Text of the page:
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The twelve sculptures that make up this work point to the human costs of mergers. In visualising the affective effects of mergers, the sculptures invite us to cast a different view, one focused on how these effects are embodied by the individual worker.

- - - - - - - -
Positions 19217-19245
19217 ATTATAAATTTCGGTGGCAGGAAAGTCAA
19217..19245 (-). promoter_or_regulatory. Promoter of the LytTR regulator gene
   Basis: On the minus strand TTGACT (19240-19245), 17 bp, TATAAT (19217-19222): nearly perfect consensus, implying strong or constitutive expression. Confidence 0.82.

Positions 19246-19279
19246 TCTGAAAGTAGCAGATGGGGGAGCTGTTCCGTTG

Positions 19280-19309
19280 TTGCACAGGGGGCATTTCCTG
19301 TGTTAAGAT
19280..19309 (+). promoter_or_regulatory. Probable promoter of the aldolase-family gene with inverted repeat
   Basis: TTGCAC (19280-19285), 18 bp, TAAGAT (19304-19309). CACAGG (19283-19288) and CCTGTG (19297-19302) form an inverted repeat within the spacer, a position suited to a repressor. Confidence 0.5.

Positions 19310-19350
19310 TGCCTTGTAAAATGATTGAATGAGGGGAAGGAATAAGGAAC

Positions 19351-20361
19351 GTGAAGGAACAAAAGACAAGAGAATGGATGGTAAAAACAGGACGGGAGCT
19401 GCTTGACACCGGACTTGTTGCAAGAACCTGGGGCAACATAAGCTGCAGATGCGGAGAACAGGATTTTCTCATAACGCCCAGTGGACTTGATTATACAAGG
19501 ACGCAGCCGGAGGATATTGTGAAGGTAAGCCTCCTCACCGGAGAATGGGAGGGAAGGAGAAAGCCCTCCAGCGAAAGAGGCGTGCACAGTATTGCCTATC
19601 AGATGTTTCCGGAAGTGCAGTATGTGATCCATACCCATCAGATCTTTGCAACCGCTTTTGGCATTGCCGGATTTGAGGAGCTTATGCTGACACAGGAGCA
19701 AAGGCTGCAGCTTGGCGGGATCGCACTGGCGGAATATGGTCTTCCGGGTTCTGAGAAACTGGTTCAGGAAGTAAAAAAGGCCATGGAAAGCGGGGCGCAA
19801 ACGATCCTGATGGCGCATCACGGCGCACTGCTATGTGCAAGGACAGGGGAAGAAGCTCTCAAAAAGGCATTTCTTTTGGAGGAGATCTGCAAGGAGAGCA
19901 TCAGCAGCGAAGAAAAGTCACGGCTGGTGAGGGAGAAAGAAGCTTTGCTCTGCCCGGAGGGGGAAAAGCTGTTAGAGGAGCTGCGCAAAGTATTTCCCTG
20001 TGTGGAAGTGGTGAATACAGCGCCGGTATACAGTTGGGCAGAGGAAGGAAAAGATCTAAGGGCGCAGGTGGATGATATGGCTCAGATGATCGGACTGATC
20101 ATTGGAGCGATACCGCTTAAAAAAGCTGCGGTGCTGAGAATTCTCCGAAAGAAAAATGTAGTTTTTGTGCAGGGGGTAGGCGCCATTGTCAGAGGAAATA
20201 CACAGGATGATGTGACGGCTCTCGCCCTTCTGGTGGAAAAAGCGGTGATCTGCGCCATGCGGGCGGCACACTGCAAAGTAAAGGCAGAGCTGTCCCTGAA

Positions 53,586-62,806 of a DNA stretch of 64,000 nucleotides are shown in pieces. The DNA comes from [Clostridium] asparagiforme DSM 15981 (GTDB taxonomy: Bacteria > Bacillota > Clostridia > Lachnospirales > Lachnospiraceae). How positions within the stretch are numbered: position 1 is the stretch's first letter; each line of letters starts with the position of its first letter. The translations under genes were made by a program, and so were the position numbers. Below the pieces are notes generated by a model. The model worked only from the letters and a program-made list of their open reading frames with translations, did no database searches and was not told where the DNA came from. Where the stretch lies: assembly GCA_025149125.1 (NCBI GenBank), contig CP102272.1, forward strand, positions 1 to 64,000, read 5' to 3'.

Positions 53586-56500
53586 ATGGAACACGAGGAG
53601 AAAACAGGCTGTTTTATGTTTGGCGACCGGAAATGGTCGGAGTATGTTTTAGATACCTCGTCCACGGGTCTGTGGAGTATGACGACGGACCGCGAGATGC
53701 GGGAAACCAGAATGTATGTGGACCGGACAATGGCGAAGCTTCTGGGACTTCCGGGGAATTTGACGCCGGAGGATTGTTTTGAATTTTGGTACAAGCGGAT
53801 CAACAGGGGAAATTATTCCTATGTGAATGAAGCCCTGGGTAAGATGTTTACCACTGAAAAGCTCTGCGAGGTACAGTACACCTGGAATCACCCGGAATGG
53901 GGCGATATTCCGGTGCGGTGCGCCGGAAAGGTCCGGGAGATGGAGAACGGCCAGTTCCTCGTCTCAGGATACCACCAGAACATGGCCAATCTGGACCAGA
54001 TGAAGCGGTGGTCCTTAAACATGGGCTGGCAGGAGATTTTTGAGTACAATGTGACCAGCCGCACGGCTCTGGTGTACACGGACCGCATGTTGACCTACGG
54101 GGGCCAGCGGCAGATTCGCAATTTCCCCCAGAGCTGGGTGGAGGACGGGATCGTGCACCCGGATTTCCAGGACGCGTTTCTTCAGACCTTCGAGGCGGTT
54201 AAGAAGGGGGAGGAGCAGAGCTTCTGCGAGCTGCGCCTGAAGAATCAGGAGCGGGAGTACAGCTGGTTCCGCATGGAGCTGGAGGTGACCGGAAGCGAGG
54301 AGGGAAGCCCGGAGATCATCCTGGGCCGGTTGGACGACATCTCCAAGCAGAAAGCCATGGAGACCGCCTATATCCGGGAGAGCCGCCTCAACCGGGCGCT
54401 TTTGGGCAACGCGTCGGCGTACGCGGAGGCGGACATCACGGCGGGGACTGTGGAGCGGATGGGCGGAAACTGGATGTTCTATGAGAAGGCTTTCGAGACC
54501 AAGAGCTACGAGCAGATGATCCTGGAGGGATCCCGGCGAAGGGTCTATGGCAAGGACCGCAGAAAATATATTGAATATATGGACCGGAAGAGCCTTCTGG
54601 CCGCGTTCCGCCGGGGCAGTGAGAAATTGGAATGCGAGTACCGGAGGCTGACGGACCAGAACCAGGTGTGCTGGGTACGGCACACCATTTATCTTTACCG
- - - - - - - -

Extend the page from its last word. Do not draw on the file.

Affects are positive or negative investments that we have toward people, but also ideas, things and places (Goodwin et al. 2004:418). It is through affects that we often relate to others. Affect, as emotions, are embodied because “they entail some combination of sensation, behaviour and disposition” and involve “an articulation of bodily activity and worldly social context” (Crossley 2001:45). As Ahmed puts it, “it is through the movement of emotions that the very distinction between inside and outside, or the individual and social, is effected in the first place” (Ahmed 2004:28). The title of the piece suggests that the affects usually associated with transformations in the education sector are merely superficial, and probably not representative of the experiences of those involved. Instead, here affect is reconcidered in a nuanced way, and positioned as a main effect of these transformations.



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